Tonight was the annual Fundraiser for the Squaw Valley Poetry Conference. The two hour reading takes place at The Starr King Room of the Unitarian Church in San Francisco.  The poets were Forrest Gander, Brenda Hillman, Evie Schockley and Dean Young. Also Kazim Ali, whom I wanted to meet. Last year I got his book, The Far Mosque, and liked some of the poems there. He was born in 1971, which makes him almost forty, and his manner is easy and relaxed, with  poetic presence that makes me sense he will continue to shine. After he read the poem Dear Shams –which appeared on the back page of APR Volume 39 – I shouted, YES!   (Oh yes!) Here it is: my favorite poem of the evening.

Dear Shams

There’s no answer to winter
watching the sun set over water

it falls so quickly
you have not been lost

branches, oligarchs of  the sky
everybody listening for silence

where and where did you go
twelve-stringed music, rejoin me

in the sun-year I swelled long shadows
in the moon-year the valley folded itself up

Poet Kazim Ali

you are the beloved I would not love
at the fountain witless and still

a stream pours over rocks making music
could the water rush over me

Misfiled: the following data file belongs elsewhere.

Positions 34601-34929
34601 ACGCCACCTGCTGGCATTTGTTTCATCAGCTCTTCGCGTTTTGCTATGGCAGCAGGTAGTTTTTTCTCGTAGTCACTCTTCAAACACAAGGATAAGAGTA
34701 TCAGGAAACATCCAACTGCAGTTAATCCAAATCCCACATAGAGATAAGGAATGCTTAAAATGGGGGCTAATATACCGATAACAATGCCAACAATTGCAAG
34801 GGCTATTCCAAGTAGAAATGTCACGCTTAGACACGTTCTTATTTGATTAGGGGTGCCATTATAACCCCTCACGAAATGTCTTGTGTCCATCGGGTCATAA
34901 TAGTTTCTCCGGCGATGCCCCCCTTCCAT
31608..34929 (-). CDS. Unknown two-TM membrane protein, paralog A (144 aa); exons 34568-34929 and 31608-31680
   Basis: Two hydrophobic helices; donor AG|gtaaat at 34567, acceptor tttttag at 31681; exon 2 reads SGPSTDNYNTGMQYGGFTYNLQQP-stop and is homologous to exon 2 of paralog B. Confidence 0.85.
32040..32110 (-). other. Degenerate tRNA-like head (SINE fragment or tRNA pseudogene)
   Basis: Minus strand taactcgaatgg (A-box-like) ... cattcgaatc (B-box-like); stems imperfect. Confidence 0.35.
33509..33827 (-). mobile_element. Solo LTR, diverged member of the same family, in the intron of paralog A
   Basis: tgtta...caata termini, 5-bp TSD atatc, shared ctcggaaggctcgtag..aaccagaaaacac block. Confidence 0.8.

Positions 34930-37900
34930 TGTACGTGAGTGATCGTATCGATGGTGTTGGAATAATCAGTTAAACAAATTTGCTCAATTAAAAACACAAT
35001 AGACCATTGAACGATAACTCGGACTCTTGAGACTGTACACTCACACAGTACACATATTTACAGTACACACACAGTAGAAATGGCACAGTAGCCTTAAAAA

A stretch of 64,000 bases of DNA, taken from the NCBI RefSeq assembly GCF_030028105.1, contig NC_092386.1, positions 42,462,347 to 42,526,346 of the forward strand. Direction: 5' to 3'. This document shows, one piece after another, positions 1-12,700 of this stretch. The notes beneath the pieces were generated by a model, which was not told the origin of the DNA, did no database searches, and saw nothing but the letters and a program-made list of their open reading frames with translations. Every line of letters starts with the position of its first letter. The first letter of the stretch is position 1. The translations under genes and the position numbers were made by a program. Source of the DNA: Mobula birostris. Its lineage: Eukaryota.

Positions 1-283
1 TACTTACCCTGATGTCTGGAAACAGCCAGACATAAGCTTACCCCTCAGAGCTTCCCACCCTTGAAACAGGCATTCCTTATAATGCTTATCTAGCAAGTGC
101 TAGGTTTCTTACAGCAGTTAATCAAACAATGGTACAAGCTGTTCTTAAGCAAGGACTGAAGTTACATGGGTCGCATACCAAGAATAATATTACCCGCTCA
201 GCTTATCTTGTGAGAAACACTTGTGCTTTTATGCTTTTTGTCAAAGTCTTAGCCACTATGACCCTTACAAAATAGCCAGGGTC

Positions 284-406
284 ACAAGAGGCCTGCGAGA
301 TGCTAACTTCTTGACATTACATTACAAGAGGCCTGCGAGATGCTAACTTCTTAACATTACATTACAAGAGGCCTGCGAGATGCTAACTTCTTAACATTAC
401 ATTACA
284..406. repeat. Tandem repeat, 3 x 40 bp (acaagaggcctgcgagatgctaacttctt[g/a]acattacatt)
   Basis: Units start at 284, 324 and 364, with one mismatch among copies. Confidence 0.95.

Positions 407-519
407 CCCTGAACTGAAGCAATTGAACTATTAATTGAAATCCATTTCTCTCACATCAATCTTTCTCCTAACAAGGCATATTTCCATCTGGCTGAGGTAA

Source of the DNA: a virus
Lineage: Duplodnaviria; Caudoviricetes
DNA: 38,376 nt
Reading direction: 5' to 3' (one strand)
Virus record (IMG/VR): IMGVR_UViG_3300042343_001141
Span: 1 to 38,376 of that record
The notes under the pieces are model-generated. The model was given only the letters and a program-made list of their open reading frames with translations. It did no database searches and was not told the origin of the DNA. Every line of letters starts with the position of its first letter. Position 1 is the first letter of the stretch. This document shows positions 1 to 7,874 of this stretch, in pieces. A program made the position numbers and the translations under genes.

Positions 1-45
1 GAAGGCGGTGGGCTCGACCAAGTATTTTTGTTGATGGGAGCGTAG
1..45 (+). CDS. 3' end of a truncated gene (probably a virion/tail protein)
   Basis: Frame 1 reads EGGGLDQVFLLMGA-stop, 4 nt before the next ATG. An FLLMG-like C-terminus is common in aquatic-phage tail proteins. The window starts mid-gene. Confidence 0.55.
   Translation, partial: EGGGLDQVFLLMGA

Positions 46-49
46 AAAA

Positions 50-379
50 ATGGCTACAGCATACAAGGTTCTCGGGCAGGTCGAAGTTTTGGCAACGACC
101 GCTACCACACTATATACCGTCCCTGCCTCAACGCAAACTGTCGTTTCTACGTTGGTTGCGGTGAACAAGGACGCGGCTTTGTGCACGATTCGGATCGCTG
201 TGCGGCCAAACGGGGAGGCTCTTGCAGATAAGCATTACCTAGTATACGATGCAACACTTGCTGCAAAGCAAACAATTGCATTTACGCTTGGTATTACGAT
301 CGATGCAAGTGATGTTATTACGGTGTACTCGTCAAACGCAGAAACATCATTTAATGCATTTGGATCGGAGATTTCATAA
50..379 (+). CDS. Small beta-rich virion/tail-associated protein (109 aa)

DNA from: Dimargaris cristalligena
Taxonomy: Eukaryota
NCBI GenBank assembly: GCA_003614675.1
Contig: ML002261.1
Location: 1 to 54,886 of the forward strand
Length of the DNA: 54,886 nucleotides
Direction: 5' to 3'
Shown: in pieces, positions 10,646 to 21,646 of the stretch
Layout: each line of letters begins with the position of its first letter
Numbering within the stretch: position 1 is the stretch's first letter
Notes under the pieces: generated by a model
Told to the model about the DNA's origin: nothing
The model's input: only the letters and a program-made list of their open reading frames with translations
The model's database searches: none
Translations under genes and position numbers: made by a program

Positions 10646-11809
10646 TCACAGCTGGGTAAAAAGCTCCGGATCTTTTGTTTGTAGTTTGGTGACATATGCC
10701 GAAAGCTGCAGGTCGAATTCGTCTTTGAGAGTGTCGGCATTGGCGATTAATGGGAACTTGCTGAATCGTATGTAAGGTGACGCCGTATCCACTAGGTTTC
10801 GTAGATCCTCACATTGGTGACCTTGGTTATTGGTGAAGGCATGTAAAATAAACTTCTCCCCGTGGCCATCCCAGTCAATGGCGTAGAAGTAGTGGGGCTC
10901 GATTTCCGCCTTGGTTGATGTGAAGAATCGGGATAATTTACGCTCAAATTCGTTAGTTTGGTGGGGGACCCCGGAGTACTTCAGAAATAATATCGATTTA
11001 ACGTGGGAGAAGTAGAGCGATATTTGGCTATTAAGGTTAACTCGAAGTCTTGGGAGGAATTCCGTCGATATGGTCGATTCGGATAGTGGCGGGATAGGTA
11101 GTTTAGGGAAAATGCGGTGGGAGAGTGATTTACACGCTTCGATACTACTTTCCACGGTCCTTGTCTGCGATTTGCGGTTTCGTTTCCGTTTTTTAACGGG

the sun drops so quickly into its banishment
could I please forget to breathe and drown

will the ocean rejoin me
you have not been lost

can I be reborn as a guitar
will you be reborn as music and hum inside me

one day you stopped looking at me
and I knew

the last note is lingering in the box
of my body

you did not vanish in the marketplace
I still imagine you in me as my breath

broken in thirds
corded to sound

I took your name when the sun came up
sun of winter, sun windless and wistful

come down across the water
undone sun give me the drunk go-ahead

last time I searched for you
this time I become wooden and resonant

prepare yourself in pure sound
last time I raved without senses

oh pluck me my angel my paper-maker
I want to feel you hum inside me

pluck me pluck me
and hum

<>    <>              …and he read the poem, Dear Rumi with the lines:

…At the fountain in the village square,/ the books are still sinking, bereft of your hands.

Even the mountains are bending down trying to save them...     [This guy is amazing!]

But there were other poets and poems.

Last time I went to this event, Lucille Clifton read.  Tonight was a series of tributes and remembrances by the featured poets. Brenda Hillman read a couple of fox poems, both hers and Lucille’s poem:

one year later

what if,


entering my room,

brushing against the shadows,

lapping them into rust,

Lucille Clifton 1936-2010

her soft paw extended,

she had called me out?

what if,


i had reared up baying,

and followed her off

into vixen country?

what then of the moon,

the room, the bed, the poetry

of regret?

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A wonderful evening of poetry from excellent poets! Lucille, you are missed!